Board votes unanimously to extend Knost’s contract

President says he’s pleased with unanimous vote on pact

Eric Knost

Eric Knost

By Gloria Lloyd

Mehlville School District Superintendent Eric Knost has accepted the Mehlville Board of Education’s offer to stay on for another three years.

At its June 20 meeting, the board unanimously agreed to extend Knost’s contract for the next three years, starting at a salary of $190,592 for the upcoming school year.

Knost, who took the reins of the district in 2011, said he enjoys the job and the district and hopes to never leave.

“It was 7-0, and I’m very, very thankful for the board, and I appreciate their support,” he told the Call. “For me, it’s just three years more towards me riding it out here. I’d prefer to retire from this position.”

The new contract took effect July 1, replacing the final year of Knost’s previous three-year contract.

Although board members initially offered Knost a 2.5-percent salary increase, he requested they lower the amount to 1.5 percent instead — in line with the raise the board approved for other district administrators for the coming school year.

Knost’s previous salary was $187,775, and he now will be paid $190,592.

The board’s unanimous agreement on keeping Knost shows its happiness with Knost’s performance in the top job, as well as the importance of what he has accomplished in the past two years in the district, board President Mark Stoner told the Call.

“Clearly I was happy to see a unanimous vote, because as a board I think it’s important that we back our superintendent,” he said. “He’s done a terrific job, and we’re continuing to move the district forward.”

Knost said the key aspect of the negotiations, from his perspective, was gaining that unanimous vote of confidence from the board, that it appreciates what he has accomplished in the past two years in the district and shares his vision and goals.

The board revised some of the language that has been standard in the Mehlville superintendent’s contract in the past, Stoner noted.

“It wasn’t a very sound contract in the past, in my opinion,” he said.

For example, in a nod to a previous board extending a contract that granted a $44,000 raise to former Superintendent Terry Noble, the new contract stipulates that the school board cannot raise Knost’s salary in the second and third years of the contract more than 3 percent from his previous year’s salary.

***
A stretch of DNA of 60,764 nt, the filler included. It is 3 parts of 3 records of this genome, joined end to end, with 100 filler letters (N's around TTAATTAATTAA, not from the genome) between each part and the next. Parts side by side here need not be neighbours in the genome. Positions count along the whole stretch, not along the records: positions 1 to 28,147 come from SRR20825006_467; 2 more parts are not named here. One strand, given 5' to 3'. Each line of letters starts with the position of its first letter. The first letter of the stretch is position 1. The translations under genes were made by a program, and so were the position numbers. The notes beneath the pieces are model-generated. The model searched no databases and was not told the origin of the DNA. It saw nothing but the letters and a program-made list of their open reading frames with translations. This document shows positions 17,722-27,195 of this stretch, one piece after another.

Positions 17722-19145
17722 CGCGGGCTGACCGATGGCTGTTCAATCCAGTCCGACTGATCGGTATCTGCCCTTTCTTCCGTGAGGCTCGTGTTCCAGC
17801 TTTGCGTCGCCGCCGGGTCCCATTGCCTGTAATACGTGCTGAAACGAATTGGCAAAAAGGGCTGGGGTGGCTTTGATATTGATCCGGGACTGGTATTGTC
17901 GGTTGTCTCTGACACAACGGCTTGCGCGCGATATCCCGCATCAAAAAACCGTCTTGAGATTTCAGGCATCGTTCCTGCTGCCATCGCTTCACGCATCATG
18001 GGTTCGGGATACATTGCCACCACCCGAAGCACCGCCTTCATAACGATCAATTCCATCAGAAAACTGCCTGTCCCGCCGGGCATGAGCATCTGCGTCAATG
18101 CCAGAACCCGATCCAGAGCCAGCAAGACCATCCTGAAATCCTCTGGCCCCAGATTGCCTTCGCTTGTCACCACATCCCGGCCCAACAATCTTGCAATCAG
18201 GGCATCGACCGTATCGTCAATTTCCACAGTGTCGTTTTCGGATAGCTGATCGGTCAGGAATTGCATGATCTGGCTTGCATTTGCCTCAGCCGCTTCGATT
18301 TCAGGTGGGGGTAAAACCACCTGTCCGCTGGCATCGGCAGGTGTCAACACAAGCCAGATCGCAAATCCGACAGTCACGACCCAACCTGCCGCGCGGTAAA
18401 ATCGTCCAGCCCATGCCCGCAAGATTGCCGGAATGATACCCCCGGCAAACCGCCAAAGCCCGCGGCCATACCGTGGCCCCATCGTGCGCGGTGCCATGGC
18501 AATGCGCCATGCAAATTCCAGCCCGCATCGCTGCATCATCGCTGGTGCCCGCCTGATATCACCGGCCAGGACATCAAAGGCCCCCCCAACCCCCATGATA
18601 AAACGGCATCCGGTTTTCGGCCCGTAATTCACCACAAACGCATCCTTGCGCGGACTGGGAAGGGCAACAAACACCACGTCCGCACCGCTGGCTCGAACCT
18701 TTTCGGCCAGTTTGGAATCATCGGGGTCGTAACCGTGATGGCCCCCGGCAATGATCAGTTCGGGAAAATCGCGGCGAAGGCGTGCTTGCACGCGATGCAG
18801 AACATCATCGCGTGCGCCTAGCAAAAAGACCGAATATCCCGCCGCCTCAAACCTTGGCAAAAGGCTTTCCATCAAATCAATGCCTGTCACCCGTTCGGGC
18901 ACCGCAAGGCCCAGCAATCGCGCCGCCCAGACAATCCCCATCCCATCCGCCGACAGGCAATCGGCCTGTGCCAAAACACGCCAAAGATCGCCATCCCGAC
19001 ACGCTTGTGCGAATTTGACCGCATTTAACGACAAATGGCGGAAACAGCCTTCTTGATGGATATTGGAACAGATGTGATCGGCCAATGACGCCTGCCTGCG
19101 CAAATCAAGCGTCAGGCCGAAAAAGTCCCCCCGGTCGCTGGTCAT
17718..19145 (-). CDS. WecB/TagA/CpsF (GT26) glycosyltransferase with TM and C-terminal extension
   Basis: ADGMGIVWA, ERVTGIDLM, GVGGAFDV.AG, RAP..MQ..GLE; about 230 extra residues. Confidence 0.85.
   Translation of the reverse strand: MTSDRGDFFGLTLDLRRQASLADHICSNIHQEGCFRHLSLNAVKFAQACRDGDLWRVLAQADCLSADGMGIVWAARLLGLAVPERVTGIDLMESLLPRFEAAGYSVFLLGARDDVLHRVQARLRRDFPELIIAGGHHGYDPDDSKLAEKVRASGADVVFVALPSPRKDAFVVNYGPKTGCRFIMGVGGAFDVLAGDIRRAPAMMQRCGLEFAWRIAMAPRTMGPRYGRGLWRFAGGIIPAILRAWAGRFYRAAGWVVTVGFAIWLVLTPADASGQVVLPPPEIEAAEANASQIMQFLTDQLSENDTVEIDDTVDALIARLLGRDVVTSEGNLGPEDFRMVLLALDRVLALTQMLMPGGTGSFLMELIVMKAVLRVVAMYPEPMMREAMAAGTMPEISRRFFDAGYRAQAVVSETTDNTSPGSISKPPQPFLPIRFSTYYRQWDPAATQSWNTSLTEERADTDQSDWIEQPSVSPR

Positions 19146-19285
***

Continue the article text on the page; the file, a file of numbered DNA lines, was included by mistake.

Any potential 3-percent annual raise is predicated, according to the approved contract, on Knost’s annual performance, judged through a performance evaluation and the district’s finances.

The performance clause aligns Knost’s pay with some board members’ preference for implementing merit pay into teachers’ salaries, a subject a board committee currently is studying.

“Holding people accountable is a very important thing, and holding your CEO of the district accountable is even more important,” Stoner said. “We’ve set him as the standard for merit pay, and hopefully the rest of the district will then follow in place.”

Unlike past superintendents, the new contract does not give the superintendent a monthly vehicle allowance.

Before Knost took the position in 2011, the monthly vehicle allowance provided to past superintendents was as much as $600 a month.

Under the terms of the contract, Knost gets three weeks of vacation, plus winter break and spring break during the school year. The contract states he will receive the same benefits as any employee of the district, including health, dental and vision insurance.

When Noble was superintendent, the board added $5,248 to his base salary to fund health insurance benefits for his wife.

Before being named superintendent, Knost had served as deputy superintendent since November 2006, when he was promoted from the position of north area superintendent.

Before he was named north area superintendent, Knost had served as principal of Oakville High School since July 1, 2002.

Editor’s note: This story was updated to reflect Knost’s correct salary for the 2013-2014 school year.